When we were in London, we played two shows a day. We played so many shows a week for the troops, just troops, and then we played like shows for the civilians but also troops could come, you know, for free. And between shows one day, we decided that - there was two married couples in the show that were friends of Al’s and mine, like one was the girl who played the accordion with two men, they did a specialty. And the other girl was in the chorus but her husband was the rehearsal pianist for the show. And they were married. So we said, let’s stay and we’ll make a pot of tea and you boys go across, you went down the stage door, out through the stage door and there was a little café. And we said, you go down and get a sandwich for us and we’ll make tea and we won’t have to take our makeup off and put it on again.
So off they went. Marg got the teapot and she was heating the water and swirling it around the teapot and Billie, I don’t know what she was doing but at any rate, all of a sudden, this horrendous bang came and Billie was thrown out the door, I was thrown down on the floor with a chair on top of me and Marg was thrown on the floor still with the teapot in her hand. And we got up and brushed ourselves off and said my, that must have been something. Well, it turns out that what it was was a barrage balloon that they flew overhead, the V-1 [Flying Bomb] hit the barrage balloon and exploded in the air. And so of course, we said, the boys, because we thought, well, the boys are down at the café, it’s probably been blown - we didn’t know what had happened - it’s been blown out. So we rushed down and we met them at the middle of the road. My husband was on his knees in the middle of the road and Sid was on his back and Bill Richards was further up, way up the street, and all the windows in the café were blown out. And so this is when, later on they told us what had happened. They said if it had come down, we wouldn’t be there. So we were lucky there was a, one of the big balloons that were put up to stop them. And so Al and I said, we’re never going to separate, even to buy a sandwich until after the war is over. So we didn’t.
The show opened with 16 of the sailors in white uniforms at the back of the set and the set was built like a part of a ship and they were on levels which was up about, I guess about six steps. And they were standing up there when the curtain opened and they all came, they were at ease and they all came to attention and then they all marched straight down the stage to the footlights singing, Meet the Navy and Greet the Navy, That’s What We’re Here For. And it was just, it just took your breath away. And then the girls came on at the end when they finished singing that first song, the girls came on and they sang, What’s Weak About the Weaker Sex, What’s Weak About the Girls. And they did a number saying that girls were as important to the service as the men. So that was really a good, a really good opening, very strong.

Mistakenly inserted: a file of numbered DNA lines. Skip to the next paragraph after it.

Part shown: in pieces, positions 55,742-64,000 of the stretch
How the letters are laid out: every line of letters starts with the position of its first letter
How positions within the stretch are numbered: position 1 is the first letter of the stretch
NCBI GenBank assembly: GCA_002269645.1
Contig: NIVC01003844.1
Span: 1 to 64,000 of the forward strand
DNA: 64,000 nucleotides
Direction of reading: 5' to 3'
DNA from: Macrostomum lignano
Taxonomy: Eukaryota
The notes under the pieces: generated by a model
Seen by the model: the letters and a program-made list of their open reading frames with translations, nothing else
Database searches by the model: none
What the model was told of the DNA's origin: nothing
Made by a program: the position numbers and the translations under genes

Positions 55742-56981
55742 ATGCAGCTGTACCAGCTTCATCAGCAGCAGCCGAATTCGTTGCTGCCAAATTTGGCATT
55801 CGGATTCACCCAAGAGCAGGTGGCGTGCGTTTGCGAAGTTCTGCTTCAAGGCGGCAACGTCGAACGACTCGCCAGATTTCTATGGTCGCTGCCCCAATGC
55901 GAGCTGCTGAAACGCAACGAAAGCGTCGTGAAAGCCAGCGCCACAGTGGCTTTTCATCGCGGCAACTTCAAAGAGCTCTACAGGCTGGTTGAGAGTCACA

So we were doing the show and it was in the middle of the little Chapeau number, where the boys were in striped jackets and the girls were in bathing suits and the captain came onstage in the middle of the number and put his hands out and everything stopped. And everybody sort of went, ah, what’s happening. And he said, you’ll all be happy to know, he said, that it has just been announced that the war is now over. Well, you should have seen the audience. They came up onstage and we all cried and everybody laughed. And of course, at that point, I think everybody pictured that right away, you’re going to be home. And of course, this didn’t happen, this was many many months for a lot of them before they ever got home. And at any rate, so after about, oh, half an hour of this screaming and yelling and carrying on, the captain went out and stopped everything again and he said, now, he said, would you like the show to continue on, or he said, do you want to all go? And everybody said, continue, continue, continue!
So we continued the show but the cast, the people came up from the audience and joined in the numbers and so the show was absolutely a mess. But we all enjoyed it so much that we felt it was more fun than anything we’d ever done.